Research providing promising new treatments for melanoma
New Orleans, LA – In a paper published online November 30, 2016, in Melanoma Management, Adam Riker, MD, Professor of Surgery and Chief of Surgical Oncology at LSU Health New Orleans School of Medicine, reviews approaches to manage melanoma, including one tested at LSU Health New Orleans that provoked a complete response in a patient with a long history of the disease.
The editorial provides an overview, including progress made over the last few decades in treating this potentially fatal skin cancer. More recent studies have shown the promise of vaccines and immunotherapy. Combinatorial immunotherapy represents the newest advance. Riker and colleagues recently reported results of a novel combinatorial immunotherapy Phase II clinical trial at LSU Health New Orleans. Twenty-five patients were given a combination of an interferon and a melanoma vaccine genetically altered to trigger a potent immune response. The researchers found that the approach clearly activated the immune system in a select few, including the astounding complete response in a patient who had melanoma for eight years at the time of the study.
"I saw this happy patient back in my office just a few months ago, still without evidence of disease," Riker reports.
Riker and co-author Erika Bisgaard, now an MD and an alumna of LSU Health New Orleans School of Medicine, also discuss a first-of-its-kind therapy for inoperable melanoma in the skin and lymph nodes. The FDA recently approved talimogene laherparepvec (IMLYGIC®, T-VEC). It uses herpes simplex virus-type 1 designed to selectively replicate within tumors and produce GM-CSF, a white blood cell growth factor that enhances systemic anti-tumor immune responses. This combination has shown a complete response rate of 10.8%. Ongoing trials are studying its possible use in melanomas that are operable as well.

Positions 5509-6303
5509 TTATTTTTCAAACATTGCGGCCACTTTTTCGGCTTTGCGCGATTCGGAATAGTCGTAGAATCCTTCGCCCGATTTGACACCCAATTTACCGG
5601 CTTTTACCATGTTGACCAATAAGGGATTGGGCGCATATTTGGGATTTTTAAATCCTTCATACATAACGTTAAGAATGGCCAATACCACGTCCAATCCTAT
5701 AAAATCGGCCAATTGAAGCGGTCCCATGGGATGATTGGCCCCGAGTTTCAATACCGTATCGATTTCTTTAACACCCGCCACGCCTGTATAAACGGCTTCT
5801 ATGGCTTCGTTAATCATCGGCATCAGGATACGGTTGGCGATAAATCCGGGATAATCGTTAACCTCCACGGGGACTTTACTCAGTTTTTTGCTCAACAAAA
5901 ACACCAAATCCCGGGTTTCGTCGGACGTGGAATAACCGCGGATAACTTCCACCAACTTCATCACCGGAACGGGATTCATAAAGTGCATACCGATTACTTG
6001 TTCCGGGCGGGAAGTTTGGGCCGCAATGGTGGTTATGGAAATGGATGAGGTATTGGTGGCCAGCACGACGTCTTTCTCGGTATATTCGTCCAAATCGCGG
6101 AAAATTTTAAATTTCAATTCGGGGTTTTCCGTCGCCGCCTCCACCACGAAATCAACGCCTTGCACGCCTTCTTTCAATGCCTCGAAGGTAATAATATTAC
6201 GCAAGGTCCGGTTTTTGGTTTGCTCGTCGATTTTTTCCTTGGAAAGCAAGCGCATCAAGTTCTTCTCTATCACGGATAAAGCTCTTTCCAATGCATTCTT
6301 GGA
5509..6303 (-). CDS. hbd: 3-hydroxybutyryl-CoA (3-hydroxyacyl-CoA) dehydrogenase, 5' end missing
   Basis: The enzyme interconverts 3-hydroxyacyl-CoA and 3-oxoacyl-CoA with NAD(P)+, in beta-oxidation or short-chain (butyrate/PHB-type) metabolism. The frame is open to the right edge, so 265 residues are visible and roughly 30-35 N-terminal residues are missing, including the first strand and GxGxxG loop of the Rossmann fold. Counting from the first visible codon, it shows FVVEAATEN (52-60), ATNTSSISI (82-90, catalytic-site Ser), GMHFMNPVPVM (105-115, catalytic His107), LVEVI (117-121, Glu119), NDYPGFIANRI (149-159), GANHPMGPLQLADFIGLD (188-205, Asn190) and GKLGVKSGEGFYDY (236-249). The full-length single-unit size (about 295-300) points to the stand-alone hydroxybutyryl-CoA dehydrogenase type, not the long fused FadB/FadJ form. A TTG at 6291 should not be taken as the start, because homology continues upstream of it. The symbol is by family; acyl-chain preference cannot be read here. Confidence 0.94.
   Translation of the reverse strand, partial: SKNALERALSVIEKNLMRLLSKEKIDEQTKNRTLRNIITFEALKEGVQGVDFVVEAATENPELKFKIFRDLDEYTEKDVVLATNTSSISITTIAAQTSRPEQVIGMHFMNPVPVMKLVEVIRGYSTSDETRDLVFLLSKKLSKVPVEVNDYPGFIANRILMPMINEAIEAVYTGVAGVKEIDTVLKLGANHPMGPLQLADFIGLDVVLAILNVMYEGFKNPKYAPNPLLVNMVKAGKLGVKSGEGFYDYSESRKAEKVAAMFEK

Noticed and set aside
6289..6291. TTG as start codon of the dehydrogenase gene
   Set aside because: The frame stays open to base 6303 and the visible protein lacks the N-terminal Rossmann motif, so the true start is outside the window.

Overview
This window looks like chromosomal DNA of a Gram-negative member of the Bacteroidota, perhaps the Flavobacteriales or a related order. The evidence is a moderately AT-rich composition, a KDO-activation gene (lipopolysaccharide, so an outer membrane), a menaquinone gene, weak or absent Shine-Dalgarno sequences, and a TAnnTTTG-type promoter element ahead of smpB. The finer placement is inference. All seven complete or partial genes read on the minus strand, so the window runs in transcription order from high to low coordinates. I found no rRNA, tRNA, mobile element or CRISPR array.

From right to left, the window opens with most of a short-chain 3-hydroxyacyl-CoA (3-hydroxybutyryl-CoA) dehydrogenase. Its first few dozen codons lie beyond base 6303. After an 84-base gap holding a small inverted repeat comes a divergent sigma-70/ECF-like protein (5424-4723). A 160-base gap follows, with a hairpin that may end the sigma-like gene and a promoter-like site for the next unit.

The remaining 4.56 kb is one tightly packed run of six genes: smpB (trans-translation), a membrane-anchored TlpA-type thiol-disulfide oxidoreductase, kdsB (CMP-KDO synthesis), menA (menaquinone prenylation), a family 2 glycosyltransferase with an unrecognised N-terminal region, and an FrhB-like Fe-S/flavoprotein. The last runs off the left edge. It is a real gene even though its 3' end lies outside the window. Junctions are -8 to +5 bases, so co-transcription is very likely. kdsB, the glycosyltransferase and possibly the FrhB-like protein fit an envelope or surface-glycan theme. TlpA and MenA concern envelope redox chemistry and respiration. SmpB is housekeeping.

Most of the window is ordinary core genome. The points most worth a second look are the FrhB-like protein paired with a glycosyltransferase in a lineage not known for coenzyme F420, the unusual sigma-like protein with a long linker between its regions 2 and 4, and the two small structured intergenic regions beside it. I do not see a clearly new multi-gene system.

"We still have much work ahead in our continuing efforts to identify effective treatment options that will stimulate and activate the immune system to destroy melanoma wherever it may grow," notes Riker. "Current research is very promising, though," he adds. "We have entered a truly exciting era in our ability to successfully treat patients with melanoma."
Melanoma is a form of skin cancer in which cancer cells form in melanocytes (cells that make melanin, a pigment giving skin its color). Melanoma can occur anywhere on the skin. It is more likely than other skin cancers to metastasize or spread to other parts of the body, and the number of new cases has been increasing over the past 40 years. The death rate varies by age – fewer people younger than 50 have been dying from melanoma since the mid-1980s, with the death rate on the rise in people age 50 and older.
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